Wisconsin Republicans have again blocked the state from legalizing medical marijuana as part of the governor’s budget proposal.
On Wednesday, the GOP-controlled Joint Finance Committee voted against a motion to re-add the cannabis reform in the 2021-2023 budget plan.
This action comes one month after the same panel first voted to scrap Gov. Tony Evers’s (D) marijuana proposal’s—including both recreational and medical legalization—from the budget.
The cannabis measures were among nearly 400 provisions that were proposed to be eliminated by the panel.
Rep. Evan Goyke (D) argued that the state is becoming “more and more of an island” as neighboring states adopt new cannabis laws. He framed the medical marijuana measure as “an attempt at compromise” with Republicans who oppose broader adult-use legalization and argued that the “sky has not fallen” in other states that have allowed patients to access cannabis.
The theme of GOP missed opportunities continues today in Finance. https://t.co/wSHJibwZu1
— Evan Goyke (@RepGoyke) June 2, 2021
The new motion called for the state Department of Agriculture, Trade and Consumer Protection to receive funding to regulate a medical marijuana market.
But Committee Cochairman Sen. Howard Marklein (R) ruled that the motion to add cannabis language back into the budget was out of order.
Goyke admonished GOP lawmakers to “stop running from this debate.”
Evers released details of his proposed reform legislation through his budget request in February. It would have allowed adults 21 and older, or qualifying patients, to purchase, possess and cultivate marijuana for personal use. Residents could possess up to two ounces of marijuana, while out-of-state visitors could have up to one quarter-ounce. Adults could grow up to six plants for personal use.
This is the second time that the governor has included marijuana reform in his budget request only to have that provision stripped by the Republican-led legislature.
Evers held a virtual town hall event in April where he discussed the cannabis proposal, emphasizing that polling demonstrates that Wisconsin residents back the policy change.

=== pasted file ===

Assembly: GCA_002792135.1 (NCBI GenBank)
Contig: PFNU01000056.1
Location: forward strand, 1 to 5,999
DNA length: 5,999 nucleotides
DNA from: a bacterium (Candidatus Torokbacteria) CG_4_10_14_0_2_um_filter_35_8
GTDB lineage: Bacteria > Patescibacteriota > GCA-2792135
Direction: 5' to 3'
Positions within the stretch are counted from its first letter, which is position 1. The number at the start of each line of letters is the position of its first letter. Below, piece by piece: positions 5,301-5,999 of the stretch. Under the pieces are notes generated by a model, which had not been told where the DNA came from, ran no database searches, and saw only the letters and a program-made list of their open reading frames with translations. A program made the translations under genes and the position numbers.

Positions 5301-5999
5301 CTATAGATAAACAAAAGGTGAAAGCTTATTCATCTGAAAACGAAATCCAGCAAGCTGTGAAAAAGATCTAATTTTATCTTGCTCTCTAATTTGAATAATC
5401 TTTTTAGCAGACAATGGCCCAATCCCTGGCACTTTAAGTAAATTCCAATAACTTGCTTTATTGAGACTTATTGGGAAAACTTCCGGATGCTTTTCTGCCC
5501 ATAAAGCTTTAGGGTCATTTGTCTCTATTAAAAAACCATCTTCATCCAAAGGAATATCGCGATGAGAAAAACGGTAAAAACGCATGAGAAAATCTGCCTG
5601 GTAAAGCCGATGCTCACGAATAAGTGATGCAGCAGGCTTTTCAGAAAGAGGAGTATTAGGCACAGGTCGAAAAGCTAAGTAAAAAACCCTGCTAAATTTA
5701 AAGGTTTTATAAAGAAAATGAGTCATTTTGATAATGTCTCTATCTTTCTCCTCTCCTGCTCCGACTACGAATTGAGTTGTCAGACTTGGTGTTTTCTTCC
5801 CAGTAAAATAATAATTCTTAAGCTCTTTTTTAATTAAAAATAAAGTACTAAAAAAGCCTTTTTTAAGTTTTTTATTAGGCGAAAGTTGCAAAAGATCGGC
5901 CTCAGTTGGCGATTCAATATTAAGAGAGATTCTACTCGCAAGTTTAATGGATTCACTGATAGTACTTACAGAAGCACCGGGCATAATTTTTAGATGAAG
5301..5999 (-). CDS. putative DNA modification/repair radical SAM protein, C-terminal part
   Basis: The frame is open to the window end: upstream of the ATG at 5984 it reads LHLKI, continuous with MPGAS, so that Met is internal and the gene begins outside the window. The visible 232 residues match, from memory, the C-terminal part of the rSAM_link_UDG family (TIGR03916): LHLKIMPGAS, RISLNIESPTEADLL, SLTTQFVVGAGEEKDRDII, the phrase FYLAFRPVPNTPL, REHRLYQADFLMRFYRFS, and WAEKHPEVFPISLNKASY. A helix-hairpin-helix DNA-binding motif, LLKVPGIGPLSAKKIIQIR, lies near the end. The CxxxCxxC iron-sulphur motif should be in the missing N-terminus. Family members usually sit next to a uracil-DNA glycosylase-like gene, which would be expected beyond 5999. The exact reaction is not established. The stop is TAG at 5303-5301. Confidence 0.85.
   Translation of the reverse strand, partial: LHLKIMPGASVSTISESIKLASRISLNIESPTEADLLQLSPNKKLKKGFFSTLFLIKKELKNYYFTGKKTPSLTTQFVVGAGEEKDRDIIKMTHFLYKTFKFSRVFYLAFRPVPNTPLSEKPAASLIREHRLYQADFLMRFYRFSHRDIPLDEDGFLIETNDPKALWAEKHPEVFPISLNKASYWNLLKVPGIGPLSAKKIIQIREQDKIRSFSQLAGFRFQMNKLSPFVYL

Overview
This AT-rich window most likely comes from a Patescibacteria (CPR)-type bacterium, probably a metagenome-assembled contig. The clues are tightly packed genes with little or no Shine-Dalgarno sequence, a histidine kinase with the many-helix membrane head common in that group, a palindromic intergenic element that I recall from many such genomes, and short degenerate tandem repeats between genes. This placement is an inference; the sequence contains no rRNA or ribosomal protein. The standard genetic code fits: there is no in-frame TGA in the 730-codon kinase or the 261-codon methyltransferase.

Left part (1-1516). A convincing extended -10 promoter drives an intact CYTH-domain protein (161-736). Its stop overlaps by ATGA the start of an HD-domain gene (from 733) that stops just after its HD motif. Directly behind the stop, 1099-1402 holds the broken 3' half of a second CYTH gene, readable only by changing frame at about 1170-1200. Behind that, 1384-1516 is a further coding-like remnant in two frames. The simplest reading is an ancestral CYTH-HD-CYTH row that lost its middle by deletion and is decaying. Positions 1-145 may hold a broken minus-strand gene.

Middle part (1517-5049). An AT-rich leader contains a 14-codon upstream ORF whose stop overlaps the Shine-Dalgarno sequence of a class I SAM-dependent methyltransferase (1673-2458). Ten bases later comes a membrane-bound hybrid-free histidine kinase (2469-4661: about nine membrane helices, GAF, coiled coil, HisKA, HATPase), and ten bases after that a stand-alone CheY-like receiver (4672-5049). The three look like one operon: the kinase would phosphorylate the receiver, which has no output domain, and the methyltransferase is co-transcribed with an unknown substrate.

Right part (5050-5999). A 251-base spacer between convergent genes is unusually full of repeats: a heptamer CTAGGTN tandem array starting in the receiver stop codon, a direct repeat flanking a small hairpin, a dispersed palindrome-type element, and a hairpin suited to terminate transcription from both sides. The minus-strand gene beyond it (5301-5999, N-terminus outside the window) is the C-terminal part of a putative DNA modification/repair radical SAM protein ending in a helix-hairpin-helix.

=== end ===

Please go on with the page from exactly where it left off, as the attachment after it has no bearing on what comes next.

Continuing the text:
“In one of the rooms I work in at the Capitol, on the ceiling it says: ‘The will of the people is the law of the land,’” Evers said, “and I take that seriously. When people are passing referenda to say, ‘We believe that we should have recreational marijuana and/or medicinal marijuana,’ that’s what we should do as legislators and as leaders in the executive branch.”
Prior to the event, he released a video where he complained about hearing from the governor of neighboring Illinois, where legal sales launched in January 2020.
“Frankly I’m kind of tired of talking to the governor from Illinois,” he said. “Whenever I get with him, he thanks me for having Wisconsinites cross the border to buy marijuana.”
Locally, Wisconsin voters in three jurisdictions last year approved non-binding advisory questions in favor of marijuana legalization. Those moves came after Wisconsinites overwhelmingly embraced cannabis reform by supporting more than a dozen similar measures across the state during the 2018 election.
Late last year, city officials in the state’s capital, Madison, voted to remove most local penalties for cannabis possession and consumption, effectively allowing use by adults 18 and older.
GOP lawmakers have filed bills to decriminalize marijuana possession in the state. But none of those proposals have advanced so far this session.
Read the motion to add medical cannabis back into the budget below:
Photo courtesy of Brian Shamblen.